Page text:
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Smart Kitchens Are The Future Of Fast Food

Ordering and receiving your meal might soon require no human interaction whatsoever.

Self-order kiosks aren't going away. Not only are they convenient for customers who want to avoid small talk or take their time looking at the menu, but we now know that this technology allows restaurants to save money on labor while getting us to spend more. Now that fast food and chain restaurants have figured out self-order tech is working for them, they're exploring even more ways to cut down on human labor and incorporate more digital advances. The next step? The smart kitchen.

What is a smart kitchen?

There are two current avenues for smart kitchen technology. The first is home kitchen appliances, like automatic pan stirrers, the Meater, or a fridge with a mind of its own. The second is via restaurant systems, like the one being tested by South Korean fried chicken chain Bb.q Chicken (it's not barbecue—the 'Bb.q' stand for 'best of the best quality').

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According to Restaurant Business, the Bb.q Smart Kitchen (BSK) will allow customers to order their meal at a kiosk in-store or ahead of time online and then pick up their food from a locker, similar to the lockers used by Amazon at certain Whole Foods stores for grocery pickup. Essentially, this method cuts out human interaction entirely.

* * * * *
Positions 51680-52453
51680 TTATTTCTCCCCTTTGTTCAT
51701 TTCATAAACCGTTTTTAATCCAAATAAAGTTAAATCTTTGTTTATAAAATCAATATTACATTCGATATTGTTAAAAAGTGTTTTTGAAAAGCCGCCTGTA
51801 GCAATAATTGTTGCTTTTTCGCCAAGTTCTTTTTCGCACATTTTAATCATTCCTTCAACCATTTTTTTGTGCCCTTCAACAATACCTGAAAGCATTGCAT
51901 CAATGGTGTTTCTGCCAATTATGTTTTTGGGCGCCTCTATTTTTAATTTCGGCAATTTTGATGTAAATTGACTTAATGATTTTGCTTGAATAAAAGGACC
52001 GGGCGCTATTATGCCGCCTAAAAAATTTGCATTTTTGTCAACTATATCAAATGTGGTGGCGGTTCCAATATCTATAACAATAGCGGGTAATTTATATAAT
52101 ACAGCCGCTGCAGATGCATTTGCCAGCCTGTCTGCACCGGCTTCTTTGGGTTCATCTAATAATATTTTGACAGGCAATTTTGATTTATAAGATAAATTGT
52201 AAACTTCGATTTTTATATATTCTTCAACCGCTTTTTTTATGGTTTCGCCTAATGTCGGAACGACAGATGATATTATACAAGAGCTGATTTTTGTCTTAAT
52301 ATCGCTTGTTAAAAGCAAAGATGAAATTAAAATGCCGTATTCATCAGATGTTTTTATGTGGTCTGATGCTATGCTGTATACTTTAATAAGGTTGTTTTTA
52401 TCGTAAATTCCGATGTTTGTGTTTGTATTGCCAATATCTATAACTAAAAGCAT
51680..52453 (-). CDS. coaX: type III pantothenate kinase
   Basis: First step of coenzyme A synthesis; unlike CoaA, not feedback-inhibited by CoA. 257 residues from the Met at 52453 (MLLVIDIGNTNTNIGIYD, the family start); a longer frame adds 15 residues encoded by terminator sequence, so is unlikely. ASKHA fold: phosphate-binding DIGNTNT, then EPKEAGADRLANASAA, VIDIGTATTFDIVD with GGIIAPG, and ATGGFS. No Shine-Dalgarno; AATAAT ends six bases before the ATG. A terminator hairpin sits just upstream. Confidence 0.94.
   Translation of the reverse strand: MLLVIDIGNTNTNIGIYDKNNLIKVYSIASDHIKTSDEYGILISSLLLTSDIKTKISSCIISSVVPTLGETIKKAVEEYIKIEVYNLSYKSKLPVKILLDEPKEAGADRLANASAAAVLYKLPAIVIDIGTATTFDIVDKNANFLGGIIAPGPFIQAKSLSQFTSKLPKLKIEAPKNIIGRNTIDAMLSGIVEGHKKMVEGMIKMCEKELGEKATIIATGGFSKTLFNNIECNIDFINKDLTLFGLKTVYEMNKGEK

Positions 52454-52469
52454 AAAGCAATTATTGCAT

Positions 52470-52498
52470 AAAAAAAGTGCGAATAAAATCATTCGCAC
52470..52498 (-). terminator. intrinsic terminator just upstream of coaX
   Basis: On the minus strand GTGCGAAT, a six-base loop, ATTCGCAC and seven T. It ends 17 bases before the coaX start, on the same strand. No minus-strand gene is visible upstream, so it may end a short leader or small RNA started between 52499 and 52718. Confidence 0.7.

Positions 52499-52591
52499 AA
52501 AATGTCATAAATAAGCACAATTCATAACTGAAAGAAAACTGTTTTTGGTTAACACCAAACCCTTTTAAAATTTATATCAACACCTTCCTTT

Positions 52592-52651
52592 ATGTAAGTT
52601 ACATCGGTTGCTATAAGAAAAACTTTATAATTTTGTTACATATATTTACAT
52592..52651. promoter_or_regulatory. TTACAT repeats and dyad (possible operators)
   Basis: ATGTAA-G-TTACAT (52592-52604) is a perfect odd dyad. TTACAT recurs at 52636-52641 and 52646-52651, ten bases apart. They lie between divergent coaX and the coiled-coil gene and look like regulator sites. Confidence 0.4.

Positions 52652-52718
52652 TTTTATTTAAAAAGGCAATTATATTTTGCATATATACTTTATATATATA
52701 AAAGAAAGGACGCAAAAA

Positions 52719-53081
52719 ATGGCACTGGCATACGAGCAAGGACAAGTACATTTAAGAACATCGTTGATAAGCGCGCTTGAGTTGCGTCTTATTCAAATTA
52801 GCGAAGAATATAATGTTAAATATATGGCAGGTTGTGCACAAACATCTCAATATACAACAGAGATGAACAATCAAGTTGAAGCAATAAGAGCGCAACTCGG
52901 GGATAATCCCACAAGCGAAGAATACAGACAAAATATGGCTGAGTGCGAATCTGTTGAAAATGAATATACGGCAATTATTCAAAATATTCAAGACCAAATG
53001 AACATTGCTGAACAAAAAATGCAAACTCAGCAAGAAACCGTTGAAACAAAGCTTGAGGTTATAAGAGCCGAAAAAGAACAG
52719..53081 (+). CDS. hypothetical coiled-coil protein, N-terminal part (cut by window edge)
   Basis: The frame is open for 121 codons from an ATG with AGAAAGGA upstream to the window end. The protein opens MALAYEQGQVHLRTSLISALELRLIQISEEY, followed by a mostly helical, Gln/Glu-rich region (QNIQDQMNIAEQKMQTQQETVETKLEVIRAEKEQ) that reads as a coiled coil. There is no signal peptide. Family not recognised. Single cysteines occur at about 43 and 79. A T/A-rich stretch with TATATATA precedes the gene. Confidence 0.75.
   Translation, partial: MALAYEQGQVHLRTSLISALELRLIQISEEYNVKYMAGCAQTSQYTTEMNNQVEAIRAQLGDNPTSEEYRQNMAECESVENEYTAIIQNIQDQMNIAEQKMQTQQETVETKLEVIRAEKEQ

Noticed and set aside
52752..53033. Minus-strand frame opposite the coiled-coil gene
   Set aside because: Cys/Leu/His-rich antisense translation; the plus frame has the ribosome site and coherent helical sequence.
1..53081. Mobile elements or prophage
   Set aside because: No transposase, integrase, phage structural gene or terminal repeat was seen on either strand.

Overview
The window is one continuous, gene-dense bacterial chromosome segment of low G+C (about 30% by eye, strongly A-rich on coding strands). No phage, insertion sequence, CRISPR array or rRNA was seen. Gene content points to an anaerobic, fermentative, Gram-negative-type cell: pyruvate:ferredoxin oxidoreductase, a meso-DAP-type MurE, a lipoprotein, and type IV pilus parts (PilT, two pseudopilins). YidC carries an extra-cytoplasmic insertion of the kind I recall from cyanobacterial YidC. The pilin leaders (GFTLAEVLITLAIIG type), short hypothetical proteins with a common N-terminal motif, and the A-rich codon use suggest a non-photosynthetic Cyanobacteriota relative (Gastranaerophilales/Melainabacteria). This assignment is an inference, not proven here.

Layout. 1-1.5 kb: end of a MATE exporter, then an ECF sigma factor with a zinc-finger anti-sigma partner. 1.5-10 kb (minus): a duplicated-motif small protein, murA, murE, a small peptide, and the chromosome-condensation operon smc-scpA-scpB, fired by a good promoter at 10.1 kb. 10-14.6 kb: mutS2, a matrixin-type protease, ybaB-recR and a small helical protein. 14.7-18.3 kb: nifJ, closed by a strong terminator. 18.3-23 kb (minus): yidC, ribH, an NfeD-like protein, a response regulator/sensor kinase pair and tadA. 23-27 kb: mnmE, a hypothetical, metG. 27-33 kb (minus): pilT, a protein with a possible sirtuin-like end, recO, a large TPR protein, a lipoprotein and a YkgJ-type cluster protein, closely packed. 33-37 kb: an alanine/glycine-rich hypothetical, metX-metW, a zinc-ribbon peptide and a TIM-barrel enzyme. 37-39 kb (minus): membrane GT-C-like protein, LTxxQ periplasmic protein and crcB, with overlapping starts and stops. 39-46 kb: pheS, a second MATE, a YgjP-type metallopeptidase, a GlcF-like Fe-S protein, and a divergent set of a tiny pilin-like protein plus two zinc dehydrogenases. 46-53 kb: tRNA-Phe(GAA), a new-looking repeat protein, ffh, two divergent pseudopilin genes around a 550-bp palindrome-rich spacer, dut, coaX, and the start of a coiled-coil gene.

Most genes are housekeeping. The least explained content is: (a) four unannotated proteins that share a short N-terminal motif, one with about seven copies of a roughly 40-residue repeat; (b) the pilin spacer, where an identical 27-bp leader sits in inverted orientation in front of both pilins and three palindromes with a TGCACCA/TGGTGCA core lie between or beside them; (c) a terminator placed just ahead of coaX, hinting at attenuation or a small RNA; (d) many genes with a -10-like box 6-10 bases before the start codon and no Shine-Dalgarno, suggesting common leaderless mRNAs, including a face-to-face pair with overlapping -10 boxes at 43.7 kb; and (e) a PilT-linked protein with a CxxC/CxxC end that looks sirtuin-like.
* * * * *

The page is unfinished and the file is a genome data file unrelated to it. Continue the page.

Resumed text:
The BSK is being tested first at the Bb.q Chicken location in Englewood, New Jersey, but in South Korea several locations are already testing robot servers at full-service locations and a robotic fry cook (move over, Flippy!). All these technologies are being put in place for "ease of service," Restaurant Business reports, and, as with most new solutions installed at restaurants, as a reaction to the never-ending labor shortage. Locations with BSKs would require only a few staff members to run efficiently.

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Because Bb.q Chicken is a newer chain in the US, this is the ideal way to test the smart kitchens. Instead of renovating existing stores, Bb.q Chicken will see if customers are responding to the system, and if it's successful, the business will factor that into the construction of future franchises. But if it's a booming success, we can expect it to start slowly infiltrating the dining rooms of our other favorite brands, too, just as the self-order kiosks have. Before you know it, you'll be able to order every meal without encountering any proof that a human was ever involved. Whether that sounds ideal or dystopian is up to you.

 

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